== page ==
It's been a frustrating, gruelingly partisan, and very weird year in America. Pizzaslingerextraordinaire Herman Cain actually rose to the top of the 2012 Republican presidential crop. The Obama administration felt compelled to assure us that war with alien life forms is not imminent. People freaked out over bestiality in the military. And let's not forget that Rocky is now being turned into a damn musical.
Surely, this holiday season is set to offer some semblance of calm and harmony, right? A few moments free from the year's deluge of political cheap shots and cultural mayhem?
Here's a round-up of the 2011 Christmas season's strangest (and most painfully delightful) news stories, including the Michigan-Wisconsin mitten war and Santa Claus' machine-gun-fest for kids.
1. Conservatives Wage War on Obama's War on Christmas Trees
The narrative went something like this: Economic times are tough. Americans deserve a break during the holidays. Americans also deserve affordable prices on their Christmas trees. But the Obama administration is trying to slap on a new tax—on Christmas trees! Huh. Obama must really hate Christians, then. And Jesus. And America, too. Typical Kenyan Muslim. Aghghghahagh!!!
Cue Heritage Foundation blogger—and former legal counsel to Dick Cheney—David Addington, who posted in early November:
Just because the Obama Administration has the legal power to impose its Christmas Tree Tax doesn't mean it should do so.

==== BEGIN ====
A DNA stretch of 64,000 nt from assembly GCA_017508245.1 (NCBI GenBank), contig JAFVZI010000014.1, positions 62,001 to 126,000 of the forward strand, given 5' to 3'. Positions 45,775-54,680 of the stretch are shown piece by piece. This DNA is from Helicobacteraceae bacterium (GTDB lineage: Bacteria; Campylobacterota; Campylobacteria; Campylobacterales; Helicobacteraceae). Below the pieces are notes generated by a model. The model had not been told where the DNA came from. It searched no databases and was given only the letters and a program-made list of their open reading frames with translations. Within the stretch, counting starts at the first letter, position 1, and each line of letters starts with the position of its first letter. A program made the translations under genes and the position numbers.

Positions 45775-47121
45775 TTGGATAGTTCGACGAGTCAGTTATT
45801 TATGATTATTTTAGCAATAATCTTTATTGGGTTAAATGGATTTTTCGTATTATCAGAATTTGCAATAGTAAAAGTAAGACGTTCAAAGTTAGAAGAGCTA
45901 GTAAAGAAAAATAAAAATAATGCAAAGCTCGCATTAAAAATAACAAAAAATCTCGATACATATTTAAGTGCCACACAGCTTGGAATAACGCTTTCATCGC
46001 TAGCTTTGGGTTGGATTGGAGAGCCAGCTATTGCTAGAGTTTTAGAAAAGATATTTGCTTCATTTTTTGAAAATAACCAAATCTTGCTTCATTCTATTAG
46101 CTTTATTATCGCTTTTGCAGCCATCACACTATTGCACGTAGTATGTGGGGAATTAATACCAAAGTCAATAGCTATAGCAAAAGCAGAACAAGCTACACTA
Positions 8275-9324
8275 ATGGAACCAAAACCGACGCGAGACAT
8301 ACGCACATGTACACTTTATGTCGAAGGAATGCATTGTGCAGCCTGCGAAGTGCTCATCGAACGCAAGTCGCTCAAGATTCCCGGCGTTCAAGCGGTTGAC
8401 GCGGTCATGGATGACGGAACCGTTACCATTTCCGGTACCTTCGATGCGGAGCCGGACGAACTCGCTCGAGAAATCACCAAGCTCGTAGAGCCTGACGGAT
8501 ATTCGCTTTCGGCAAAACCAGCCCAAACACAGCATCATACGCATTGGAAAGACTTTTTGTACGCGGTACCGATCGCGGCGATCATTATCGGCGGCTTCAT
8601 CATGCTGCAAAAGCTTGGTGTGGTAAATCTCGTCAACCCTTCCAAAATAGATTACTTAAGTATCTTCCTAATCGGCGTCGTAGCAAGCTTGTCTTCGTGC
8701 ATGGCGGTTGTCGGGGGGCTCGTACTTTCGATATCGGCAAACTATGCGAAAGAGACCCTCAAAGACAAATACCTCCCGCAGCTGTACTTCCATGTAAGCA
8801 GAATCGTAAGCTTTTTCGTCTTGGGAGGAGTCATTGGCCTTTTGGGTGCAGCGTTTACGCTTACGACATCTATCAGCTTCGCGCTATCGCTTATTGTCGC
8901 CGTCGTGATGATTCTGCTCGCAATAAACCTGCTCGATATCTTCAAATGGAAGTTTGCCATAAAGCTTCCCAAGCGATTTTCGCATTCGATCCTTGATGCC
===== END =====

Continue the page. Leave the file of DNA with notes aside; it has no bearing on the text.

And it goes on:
The economy is barely growing and nine percent of the American people have no jobs. Is a new tax on Christmas trees the best President Obama can do?"
Basically, this is the Jesus-Bday version of the $16 muffin: Beyond the phony outrage and some mangled facts, move along people, cause there's no reason for indignation here. The plan for the grossly misunderstood 15-cent fee came fully endorsed by the National Christmas Tree Association and was originally devised by tree retailers and tree farmers before the president took office. So if the White House really is prosecuting a War on Christmas, brandishing the Internal Revenue Service as its weapon of choice, then this covert op was hatched under George W. Bush.
Here's John King's takedown of the manufactured outcry:
2. Santa's Wondrous Machine-Gun Club for Tots
ChristmasNothing says Christmas like a small child brandishing a gas-operated semi-automatic weapon. ThinkProgress picked up the story:
[T]his year, it's gun rights advocates who are offering the most twisted take on a Christmas tradition. Fox 5 News [in Phoenix, AZ] reports that the Scottsdale Gun Club is inviting people to enjoy "Santa and Machine Guns" — a "family event" that lets kids take a holiday card picture with St. Nick and an assortment of high-powered fire arms. Families can choose from pistols, modified AR15's, an $80,000 Garwood minigun and more. More disturbingly, they're encouraged to test out the machine guns. Video and pictures from the event show that young children often wield weapons larger than they are.